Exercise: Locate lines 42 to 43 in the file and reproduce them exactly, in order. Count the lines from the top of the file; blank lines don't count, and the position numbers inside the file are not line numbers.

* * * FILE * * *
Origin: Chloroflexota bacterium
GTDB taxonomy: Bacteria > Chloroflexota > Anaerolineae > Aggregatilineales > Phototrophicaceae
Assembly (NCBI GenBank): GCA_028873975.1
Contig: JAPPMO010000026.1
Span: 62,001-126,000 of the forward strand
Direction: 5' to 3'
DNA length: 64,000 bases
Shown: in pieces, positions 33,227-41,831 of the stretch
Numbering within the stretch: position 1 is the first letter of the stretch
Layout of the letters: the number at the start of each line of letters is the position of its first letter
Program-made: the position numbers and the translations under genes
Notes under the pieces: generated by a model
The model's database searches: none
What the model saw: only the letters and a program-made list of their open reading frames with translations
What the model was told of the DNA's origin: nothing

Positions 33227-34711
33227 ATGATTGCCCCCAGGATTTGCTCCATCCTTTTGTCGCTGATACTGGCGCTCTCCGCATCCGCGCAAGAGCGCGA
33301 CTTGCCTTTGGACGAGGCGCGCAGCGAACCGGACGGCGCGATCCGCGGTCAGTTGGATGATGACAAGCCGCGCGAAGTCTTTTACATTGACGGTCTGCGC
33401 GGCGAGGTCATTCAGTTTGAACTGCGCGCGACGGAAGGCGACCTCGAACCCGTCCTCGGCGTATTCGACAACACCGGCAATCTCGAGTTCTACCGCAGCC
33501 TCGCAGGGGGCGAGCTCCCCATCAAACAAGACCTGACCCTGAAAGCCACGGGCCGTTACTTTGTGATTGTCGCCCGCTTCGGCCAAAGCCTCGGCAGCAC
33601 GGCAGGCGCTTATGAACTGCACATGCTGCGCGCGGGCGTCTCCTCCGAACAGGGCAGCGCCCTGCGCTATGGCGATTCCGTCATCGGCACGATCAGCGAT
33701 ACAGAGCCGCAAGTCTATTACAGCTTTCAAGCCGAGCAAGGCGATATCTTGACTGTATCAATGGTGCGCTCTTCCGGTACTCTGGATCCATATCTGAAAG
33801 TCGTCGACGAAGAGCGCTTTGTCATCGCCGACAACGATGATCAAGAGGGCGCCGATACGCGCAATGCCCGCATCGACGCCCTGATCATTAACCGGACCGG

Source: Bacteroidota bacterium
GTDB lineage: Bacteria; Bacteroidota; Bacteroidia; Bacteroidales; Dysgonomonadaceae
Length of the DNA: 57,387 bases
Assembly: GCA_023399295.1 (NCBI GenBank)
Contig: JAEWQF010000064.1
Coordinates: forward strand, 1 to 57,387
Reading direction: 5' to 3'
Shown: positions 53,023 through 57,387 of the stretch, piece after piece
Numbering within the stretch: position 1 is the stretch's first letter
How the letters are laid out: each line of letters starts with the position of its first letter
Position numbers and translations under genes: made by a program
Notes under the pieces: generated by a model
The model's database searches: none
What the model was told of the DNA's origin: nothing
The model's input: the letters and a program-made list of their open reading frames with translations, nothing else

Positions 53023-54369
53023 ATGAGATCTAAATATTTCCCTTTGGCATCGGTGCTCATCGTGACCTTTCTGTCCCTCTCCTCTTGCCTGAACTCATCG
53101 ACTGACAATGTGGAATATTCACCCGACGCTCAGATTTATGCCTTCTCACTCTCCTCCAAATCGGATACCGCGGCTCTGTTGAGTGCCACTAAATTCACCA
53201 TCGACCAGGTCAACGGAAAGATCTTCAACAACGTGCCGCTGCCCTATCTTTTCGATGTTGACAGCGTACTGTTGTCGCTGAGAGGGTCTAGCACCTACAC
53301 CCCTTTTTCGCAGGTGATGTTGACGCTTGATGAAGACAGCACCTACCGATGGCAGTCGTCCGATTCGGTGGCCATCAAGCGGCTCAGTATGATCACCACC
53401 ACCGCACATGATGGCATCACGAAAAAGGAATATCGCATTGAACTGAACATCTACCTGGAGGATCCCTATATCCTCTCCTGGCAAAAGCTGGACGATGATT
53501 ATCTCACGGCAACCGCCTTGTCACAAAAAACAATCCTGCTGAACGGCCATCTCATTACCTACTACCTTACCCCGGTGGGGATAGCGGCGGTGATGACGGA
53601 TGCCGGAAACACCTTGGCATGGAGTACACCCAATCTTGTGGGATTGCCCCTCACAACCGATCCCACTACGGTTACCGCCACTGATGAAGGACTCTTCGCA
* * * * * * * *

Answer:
53201 TCGACCAGGTCAACGGAAAGATCTTCAACAACGTGCCGCTGCCCTATCTTTTCGATGTTGACAGCGTACTGTTGTCGCTGAGAGGGTCTAGCACCTACAC
53301 CCCTTTTTCGCAGGTGATGTTGACGCTTGATGAAGACAGCACCTACCGATGGCAGTCGTCCGATTCGGTGGCCATCAAGCGGCTCAGTATGATCACCACC